Q: Who has to test?
A: As per the law in North Carolina, all students (beginning with those entering the 2nd grade and all through each grade to include 12th grade) have to be administered a standardized test each year. For students entering the 2nd grade, they would test in the spring of their 1st grade year. Any student who is at least 7 years old must test regardless of their grade level. See below for more information on high school seniors.
Q: What subjects are covered on this version of the CAT?
A: The test we use is the California Achievement Test Complete Battery (NOT the CAT 5), however it does NOT include history or science. The subjects covered in the test are:
- Reading (Vocabulary and Comprehension)
- Mathematics (Computation, Concepts, and Problems)
- Language (Capitalization, Punctuation, Spelling, Usage and Structure).
Q: How do I determine what level to sign up for/order for my student(s)?
A: The levels are divided by the grade the student is ENTERING:
- Level 1--Entering Grade 2 (Current 1st Grade Students)
- Level 2--Entering Grade 3 (Current 2nd Grade Students)
- Level 3--Entering Grades 4, 5, and 6 (Current 3rd, 4th, and 5th Grade Students)
- Level 4--Entering Grades 7, 8, and 9 (Current 6th, 7th, and 8th Grade Students)
- Level 5--Entering Grades 10, 11, and 12 (Current 9th, 10th and 11th Grade Students)
Q: Why do you use the 1970s California Achievement Test?
A: We use the older version of this nationally normed achievement test because the newer editions reflect a lower academic standard. Most educators will acknowledge the fact that our nation's educational standards, as far as student achievement in the basic skills is concerned, have dropped considerably since the early 1970s. It is our professional opinion that the more recent versions of achievement tests simply do not demand as high a standard of achievement because too many of today’s students are ill-equipped to handle the level of evaluation that was common in the early 1970s. The older achievement tests permit us to compare our students on a national level with students in the public and private schools who were tested prior to the period of the steady decline in student achievement in the government schools during the 1980s and early 1990s. To the best of our knowledge, there is no distributor of achievement test materials that will allow any homeschooler to use the latest editions of their tests. Most providers of current achievement tests must approve test administrators before shipping their tests. Suppliers of the achievement test materials most often utilized by homeschoolers and home school organizations will usually not permit their tests to be used without a government-licensed individual being directly involved in the testing process. In such cases, parents are often unable to oversee the testing themselves. We view this stipulation as an unnecessary intrusion into the privacy and sanctity of Christian home schools. In conclusion, while we are not inherently opposed to using newer tests, we are not in favor of using more recent achievement tests that would be an inadequate evaluation of our customers’ students or require proctoring by individuals who are state sanctioned or licensed. Therefore, for the reasons listed above, we have continued to use the 1970 edition of the nationally recognized California Achievement Test.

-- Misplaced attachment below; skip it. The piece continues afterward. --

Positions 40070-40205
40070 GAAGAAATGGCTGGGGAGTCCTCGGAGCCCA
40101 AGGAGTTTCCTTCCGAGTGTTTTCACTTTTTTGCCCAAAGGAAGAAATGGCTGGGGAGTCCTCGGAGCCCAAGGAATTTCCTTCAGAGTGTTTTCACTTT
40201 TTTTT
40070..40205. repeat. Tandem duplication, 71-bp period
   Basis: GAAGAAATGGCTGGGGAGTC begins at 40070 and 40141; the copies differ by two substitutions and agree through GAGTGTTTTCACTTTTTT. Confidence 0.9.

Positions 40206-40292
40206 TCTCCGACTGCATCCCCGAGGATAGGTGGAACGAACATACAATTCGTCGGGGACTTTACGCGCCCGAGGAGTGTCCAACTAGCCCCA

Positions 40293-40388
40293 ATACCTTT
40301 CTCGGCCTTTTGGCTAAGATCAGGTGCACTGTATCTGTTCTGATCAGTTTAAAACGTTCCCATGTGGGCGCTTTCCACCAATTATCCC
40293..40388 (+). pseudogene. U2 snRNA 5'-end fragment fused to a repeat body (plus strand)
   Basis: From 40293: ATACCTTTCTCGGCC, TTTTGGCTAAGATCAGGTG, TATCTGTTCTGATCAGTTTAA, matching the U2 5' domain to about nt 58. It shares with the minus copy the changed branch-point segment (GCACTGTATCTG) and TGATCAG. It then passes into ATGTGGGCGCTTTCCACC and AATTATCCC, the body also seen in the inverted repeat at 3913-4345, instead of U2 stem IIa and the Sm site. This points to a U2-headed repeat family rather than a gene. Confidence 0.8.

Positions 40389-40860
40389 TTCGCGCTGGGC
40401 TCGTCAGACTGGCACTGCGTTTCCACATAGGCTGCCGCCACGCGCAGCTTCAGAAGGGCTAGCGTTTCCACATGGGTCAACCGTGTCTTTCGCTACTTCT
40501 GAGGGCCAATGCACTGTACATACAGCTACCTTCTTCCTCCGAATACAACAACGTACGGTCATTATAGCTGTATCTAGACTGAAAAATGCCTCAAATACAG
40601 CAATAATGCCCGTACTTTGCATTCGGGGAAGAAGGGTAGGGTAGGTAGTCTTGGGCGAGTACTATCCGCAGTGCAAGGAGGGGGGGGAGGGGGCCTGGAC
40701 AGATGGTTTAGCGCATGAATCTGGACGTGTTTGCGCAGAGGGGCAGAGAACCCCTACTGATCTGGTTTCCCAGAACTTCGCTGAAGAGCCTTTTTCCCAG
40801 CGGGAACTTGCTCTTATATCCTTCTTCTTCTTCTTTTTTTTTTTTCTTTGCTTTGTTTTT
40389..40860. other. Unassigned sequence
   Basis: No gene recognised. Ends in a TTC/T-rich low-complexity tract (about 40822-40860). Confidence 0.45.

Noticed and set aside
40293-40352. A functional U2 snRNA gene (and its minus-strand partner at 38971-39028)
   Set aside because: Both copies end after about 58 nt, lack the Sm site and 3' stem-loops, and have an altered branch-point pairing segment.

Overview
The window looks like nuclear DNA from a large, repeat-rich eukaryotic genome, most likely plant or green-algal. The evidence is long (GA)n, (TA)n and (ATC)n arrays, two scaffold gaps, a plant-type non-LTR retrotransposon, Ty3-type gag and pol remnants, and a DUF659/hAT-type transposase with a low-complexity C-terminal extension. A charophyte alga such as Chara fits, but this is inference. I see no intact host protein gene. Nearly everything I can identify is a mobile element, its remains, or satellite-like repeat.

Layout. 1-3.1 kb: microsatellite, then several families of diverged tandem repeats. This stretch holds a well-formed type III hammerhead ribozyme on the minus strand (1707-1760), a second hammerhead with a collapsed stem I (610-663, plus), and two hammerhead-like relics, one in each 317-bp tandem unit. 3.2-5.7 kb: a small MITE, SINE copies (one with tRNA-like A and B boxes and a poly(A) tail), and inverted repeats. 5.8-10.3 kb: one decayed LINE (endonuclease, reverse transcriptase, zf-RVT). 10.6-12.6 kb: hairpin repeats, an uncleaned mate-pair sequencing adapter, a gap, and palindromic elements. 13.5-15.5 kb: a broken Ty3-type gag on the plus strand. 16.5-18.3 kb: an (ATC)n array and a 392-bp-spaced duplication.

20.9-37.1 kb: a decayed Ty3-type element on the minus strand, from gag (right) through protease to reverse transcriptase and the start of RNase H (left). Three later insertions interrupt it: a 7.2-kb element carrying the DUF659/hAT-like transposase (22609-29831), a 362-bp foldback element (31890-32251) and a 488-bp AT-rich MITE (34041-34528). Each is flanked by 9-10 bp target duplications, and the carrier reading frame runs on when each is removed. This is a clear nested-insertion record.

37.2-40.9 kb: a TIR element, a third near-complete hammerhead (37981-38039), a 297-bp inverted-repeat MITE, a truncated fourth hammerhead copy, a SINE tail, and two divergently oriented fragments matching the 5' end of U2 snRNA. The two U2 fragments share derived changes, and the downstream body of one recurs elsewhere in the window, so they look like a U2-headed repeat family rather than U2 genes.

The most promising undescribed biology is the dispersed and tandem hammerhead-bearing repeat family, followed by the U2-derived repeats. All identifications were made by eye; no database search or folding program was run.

Q: Do I have to use a timer for this test even if I test outside the group?
A: Yes. This test is designed to be a timed test. There are other tests available for purchase that are not timed that still satisfy the State's requirement for standardized testing if you do not like the test to be timed for your student. One such test is the PASS Achievement Test (Grades 3-8), which can be ordered by visiting www.hewitths.com.
Q: Is April/May too soon to take the test since I'm not finished with my curriculum yet?
A: No. The test is designed to be administered in the spring and is NOT dependent on the completion of the school year. Standardized tests are not end-of-year tests.
Q: What do I do if my child fails the test?
A: There is no pass OR fail on a standardized test. There are only results that help the administrator make decisions about their student's education/curriculum. Putting pressure on the student to "pass" their test or to "not fail" their test creates an unnecessary test anxiety for the student.
Q: I have a senior that's taken the SAT/ACT/PSAT this year. Do I still have to administer a standardized test to be compliant with the state?
A: Neither the SAT nor the PSAT qualify as a standardized test and therefore does not exempt you from administering one for your senior. The ACT is accepted, however. So, SAT/PSAT--yes, you still have to test. ACT--no.